Ricky's Film Reviews

Bringing you honest reviews of recent releases

While We’re Young

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A middle-aged couple’s career and marriage are overturned when a disarming young couple enters their lives.

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Cast

Ben Stiller – Josh

Naomi Watts – Cornelia

Adam Driver – Jamie

Amanda Seyfried – Darby

Charles Grodin – Leslie Breitbart

Brady Corbert – Kent

Unnecessary

What I found most with this movie is that much of it was unnecessary crap. The plot focuses on the two older characters and how they try to get back the energy and passion they used to have, by throwing themselves into various situations with the younger couple. Thing is, the whole concept just made me cringe as I sat there watching one pretentious scene after another. One bit shows the ‘gang’ cruising down a street in Jamie’s car, as he and a female friend of his howl a pathetic song at the top if their voices. It was positively eye-rolling stuff. In another, Josh and Cornelia join Darby and Jamie at an Ayahuasca session – which consists of them all hallucinating and erupting in bouts of vomiting. Buckets in hand, each character spouts brown liquid whilst trying to hold a conversation – I felt ill just watching it.
Eye-rolling. Cringing. This really wasn’t turning out good..

I know these events were all part of showing how the older couple were adjusting to a different lifestyle, but they came across as slightly tedious and unnecessary. Coupled with this was an underlying atmosphere of sadness; how the older couple meet the younger and within 24 hours have latched onto them as though they are infatuated. Overall, this concept wasn’t worth producing a movie about. Dull and sad, I would’ve left it on paper if I was the producer.

while-were-young Celebrities On The Set of

Life’s Not Like That

While We’re Young is almost a study of how Bohemians live their carefree lives. Jamie and Darby are dreamers who wear hippy clothes and funky hats. Their apartment is full of old-fashioned items such as VCR’s and record players. Their daily activities consist of leaving their apartment to go wander the sundrenched neighbourhood streets – dancing to the outdoor music and eating fresh fruit with friends. This couple are so relaxed, they hardly even work. And as for Jamie – every time he goes out for dinner with Josh, he never pays. He leaves the older guy to pick up the bill instead.

“..life’s not like that” I thought as I sat watching this sickly portrayal of a couple so hippy, they had hardly any money between them. Free spirits like these two are usually skint I suppose (hence the other character always paying the bill), but it was the overall portrayal of ‘we don’t need money, we’re happy just feeling the lyrics of our favourite music’ attitude I found extremely tedious. No worries, no cares.. if only life was like that and we could all live our lives in string bikinis without paying bills – great. But it’s not, and fortunately for some humans they do live like this – as a person who doesn’t, watching the young couple live their life without priorities irritated the fuck out of me. Perhaps in a different movie this concept would appear refreshing. Not here, not much.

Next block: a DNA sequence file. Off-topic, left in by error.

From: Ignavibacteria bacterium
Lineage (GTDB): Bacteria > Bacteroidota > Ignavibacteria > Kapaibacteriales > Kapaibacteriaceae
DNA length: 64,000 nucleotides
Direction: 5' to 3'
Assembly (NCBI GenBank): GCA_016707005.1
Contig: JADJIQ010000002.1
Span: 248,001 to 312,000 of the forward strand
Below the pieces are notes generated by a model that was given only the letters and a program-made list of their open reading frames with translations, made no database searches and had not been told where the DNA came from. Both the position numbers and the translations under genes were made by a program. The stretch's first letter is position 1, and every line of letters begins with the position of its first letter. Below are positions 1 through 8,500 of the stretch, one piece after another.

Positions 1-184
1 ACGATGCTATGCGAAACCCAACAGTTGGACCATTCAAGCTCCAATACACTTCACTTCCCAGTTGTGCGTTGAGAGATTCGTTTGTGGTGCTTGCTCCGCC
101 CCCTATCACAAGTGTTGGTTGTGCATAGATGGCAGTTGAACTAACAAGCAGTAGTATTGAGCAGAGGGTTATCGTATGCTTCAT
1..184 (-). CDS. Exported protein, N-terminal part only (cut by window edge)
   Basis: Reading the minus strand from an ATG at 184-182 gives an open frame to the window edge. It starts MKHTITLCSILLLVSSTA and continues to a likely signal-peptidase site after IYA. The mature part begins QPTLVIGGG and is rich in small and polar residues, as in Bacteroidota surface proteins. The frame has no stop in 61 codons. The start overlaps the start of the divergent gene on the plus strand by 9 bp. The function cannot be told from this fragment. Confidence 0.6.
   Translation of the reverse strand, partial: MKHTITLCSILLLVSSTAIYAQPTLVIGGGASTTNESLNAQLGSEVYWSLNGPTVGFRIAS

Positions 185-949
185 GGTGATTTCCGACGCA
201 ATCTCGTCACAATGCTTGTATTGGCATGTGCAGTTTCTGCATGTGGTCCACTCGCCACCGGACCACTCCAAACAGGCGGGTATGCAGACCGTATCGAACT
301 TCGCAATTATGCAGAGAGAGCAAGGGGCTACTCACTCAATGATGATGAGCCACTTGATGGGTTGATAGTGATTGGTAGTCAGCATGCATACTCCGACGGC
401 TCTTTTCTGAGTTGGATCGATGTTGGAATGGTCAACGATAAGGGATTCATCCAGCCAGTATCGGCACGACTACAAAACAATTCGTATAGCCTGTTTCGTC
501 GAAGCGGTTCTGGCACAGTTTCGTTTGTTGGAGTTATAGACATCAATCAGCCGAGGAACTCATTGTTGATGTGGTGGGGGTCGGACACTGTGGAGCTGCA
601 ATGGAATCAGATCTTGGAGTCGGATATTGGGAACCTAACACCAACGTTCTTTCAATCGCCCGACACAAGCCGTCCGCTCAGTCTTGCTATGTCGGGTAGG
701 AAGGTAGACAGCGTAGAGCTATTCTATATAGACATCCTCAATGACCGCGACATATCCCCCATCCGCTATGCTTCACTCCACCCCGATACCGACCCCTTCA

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The Love Child

The only element of this movie I found interesting is the fact actor Adam Driver who plays Jamie is like a mix of Keanu Reeves and Justin Long. Seriously, if this:

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and this:

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had a baby together (as impossible as this is, although I wouldn’t mind watching them try), that baby would grow into this:

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It really is uncanny, how his features are a perfect blend of Reeves and Long.

Moving on..

What’s The Story?

This movie contained a plot that I couldn’t feel less interested in. Aside from an older couple becoming fascinated by a younger one, there is the small issue of Jamie producing a film with the help of Josh’s expertees. The plot is so light that it practically disappears, but returns at the end of the movie in an uneventful showdown between Josh and Jamie in a restaurant. As Ben Stiller stood ranting endlessly at his younger friend, I was getting ready to walk out of the cinema. The actors dragged the story out tediously, delivering no dynamic whatsoever – and in the end I wondered what the point of it was. This plot contained no interesting factors, no intrigue, and seemed irrelevant. And in the end, I ended up feeling kind of saddened by two adults trying to get back the passion they once had.

75

While We’re Young turned out to be one of the worst movies I’ve ever watched at the cinema. Yes, it contained one or two witty moments – usually delivered by Watts as her character tried to keep up with the younger female – but that aside, the movie was very poor. No solid structure, shabby script, uninteresting story. I’m finding it hard to sum it up due to having little substance to reflect on. So I think I’ll leave it here, and warn all potential viewers away from a feature that may turn out as one big disappointment.
Not good.
Really not good.

 While-We’re-Young

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This entry was posted on April 26, 2015 by .
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